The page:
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Ecological assessment of a complex natural system: A case study from the Great Barrier Reef

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dc.contributor Australian Institute Of Marine Science
dc.contributor James Cook Univ N Queensland
dc.contributor James Cook University
dc.contributor Dept Trop Environm Studies & Geog
dc.contributor Australian Inst Marine Sci
dc.contributor Australian Institute Of Marine Science (aims) en TURAK, E DEVANTIER, LM DE'ATH, G DONE, TJ 2013-02-28T06:53:06Z 2017-03-21T01:25:54Z 2013-02-28T06:53:06Z 2019-05-09T01:11:37Z 2017-03-21T01:25:54Z 2017-03-21T01:25:54Z 2013-02-28T06:53:06Z 2019-05-09T01:11:37Z 1998-05-01
dc.identifier 3136 en
dc.identifier.citation DeVantier LM, De'ath AG, Done TJ and Turak EI (1998) Ecological assessment of a complex natural system: a case study from the Great Barrier Reef. Ecological Applications. 8: 480-496. en
dc.identifier.issn 1051-0761
dc.description Link to abstract/full text -[0480:EAOACN]2.0.CO;2 en
dc.description.abstract Ecological assessments of habitats are an integral part of the process of developing management plans for the use and conservation of large natural ecosystems. Using coral reefs in the Whitsunday region of the Great Barrier Reef, Australia, as a case study, we show that a two-tiered approach of rapid ecological assessment can provide a highly informative basis for assigning a range of conservation values. Visual assessments of extent of reef development and benthic cover (Tier I), combined with taxonomic inventories (Tier II), provide the basis for evaluating specific areas in the following terms: (1) their faunistic and floristic composition las a basis for assigning representative "types" of reefs); (2) the degree to which reef development has progressed through the Holocene; (3) their current status or "quality" in terms of attributes widely perceived as desirable (i.e., high species richness and diversity, high coral cover, low dead coral cover, and low macroalgal cover); and (4) their importance as reservoirs of biodiversity, including representation of rare taxa. Cluster analysis defined four community types (two shallow and two deep) and five quality groups, interpretable as successional stages within the four community types. A discriminant variable provided a useful index for quality of individual sites. The quality index was also useful in predicting the occurrence of rare species within a site's species complement. Simple indexes of coral cover, species richness and abundance, and taxonomic rarity proved useful in rating sites in terms of their conservation value. The indexes were correlated with the quality ranking, providing useful alternatives to the more complex multivariate analysis. We present maps that highlight the locations of sites of high conservation value based on these several criteria and note the extent to which they are congruent, in terms of representativeness, protection of the unusual, and identification of "better" examples within equivalent types.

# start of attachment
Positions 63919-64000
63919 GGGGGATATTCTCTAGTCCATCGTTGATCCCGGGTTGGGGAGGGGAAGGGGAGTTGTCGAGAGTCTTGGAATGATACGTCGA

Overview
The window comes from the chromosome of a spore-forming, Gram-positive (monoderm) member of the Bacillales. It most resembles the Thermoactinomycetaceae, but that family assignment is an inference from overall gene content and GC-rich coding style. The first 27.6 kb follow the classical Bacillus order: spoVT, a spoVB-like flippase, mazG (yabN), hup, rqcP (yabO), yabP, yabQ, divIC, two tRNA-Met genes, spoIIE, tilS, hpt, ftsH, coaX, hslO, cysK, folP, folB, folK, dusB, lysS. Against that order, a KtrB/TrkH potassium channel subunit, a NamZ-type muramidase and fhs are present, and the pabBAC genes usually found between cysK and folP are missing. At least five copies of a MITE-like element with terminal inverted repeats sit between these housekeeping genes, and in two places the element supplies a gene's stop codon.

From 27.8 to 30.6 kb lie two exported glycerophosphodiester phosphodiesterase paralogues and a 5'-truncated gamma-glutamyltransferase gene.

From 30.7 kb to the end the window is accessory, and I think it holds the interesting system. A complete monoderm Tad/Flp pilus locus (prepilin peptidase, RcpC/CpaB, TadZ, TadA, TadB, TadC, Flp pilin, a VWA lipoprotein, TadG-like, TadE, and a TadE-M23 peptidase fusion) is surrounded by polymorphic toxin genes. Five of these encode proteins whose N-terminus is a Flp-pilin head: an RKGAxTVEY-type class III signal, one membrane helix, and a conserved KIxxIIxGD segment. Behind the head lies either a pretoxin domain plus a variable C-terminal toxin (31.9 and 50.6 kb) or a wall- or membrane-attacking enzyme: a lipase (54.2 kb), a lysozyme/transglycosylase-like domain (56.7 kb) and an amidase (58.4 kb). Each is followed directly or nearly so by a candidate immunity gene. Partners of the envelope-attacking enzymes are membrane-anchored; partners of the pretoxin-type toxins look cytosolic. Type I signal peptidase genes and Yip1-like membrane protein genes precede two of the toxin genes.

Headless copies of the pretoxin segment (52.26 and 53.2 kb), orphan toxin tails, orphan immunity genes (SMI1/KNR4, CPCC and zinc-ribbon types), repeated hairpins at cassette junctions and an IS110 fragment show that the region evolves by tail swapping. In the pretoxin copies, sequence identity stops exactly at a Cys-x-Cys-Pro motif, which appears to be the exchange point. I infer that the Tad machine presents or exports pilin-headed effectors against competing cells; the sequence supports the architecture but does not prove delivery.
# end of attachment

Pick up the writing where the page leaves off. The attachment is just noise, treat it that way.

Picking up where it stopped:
dc.description.uri[0480:EAOACN]2.0.CO;2 en
dc.language English
dc.language en en
dc.relation.ispartof Ecological Applications - pages: 8: 480-496 en
dc.relation.ispartof Null
dc.relation.isreferencedby Link to Metadata Record - en
dc.relation.uri en
dc.relation.uri en
dc.subject Great Barrier Reef
dc.subject Ecological Indexes
dc.subject Ecology
dc.subject Australia
dc.subject Coral-reef
dc.subject Environmental Sciences & Ecology
dc.subject Populations
dc.subject Conversation
dc.subject Environmental Sciences
dc.subject Rapid Ecological Assessment
dc.subject Coral Reefs
dc.title Ecological assessment of a complex natural system: A case study from the Great Barrier Reef
dc.type journal article en
dc.identifier.doi 10.1890/1051-0761(1998)008[0480:EAOACN]2.0.CO;2 en
dc.identifier.wos WOS:000073447900028

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